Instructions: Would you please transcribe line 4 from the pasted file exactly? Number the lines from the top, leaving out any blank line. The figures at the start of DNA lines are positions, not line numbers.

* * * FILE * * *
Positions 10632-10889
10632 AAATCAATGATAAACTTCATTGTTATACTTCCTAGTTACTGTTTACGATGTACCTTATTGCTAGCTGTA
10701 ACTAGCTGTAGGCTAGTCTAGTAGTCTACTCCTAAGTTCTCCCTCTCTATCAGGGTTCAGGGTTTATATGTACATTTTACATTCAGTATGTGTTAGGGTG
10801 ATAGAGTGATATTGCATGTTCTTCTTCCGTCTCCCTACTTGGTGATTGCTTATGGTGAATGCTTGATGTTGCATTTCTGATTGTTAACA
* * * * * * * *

10801 ATAGAGTGATATTGCATGTTCTTCTTCCGTCTCCCTACTTGGTGATTGCTTATGGTGAATGCTTGATGTTGCATTTCTGATTGTTAACA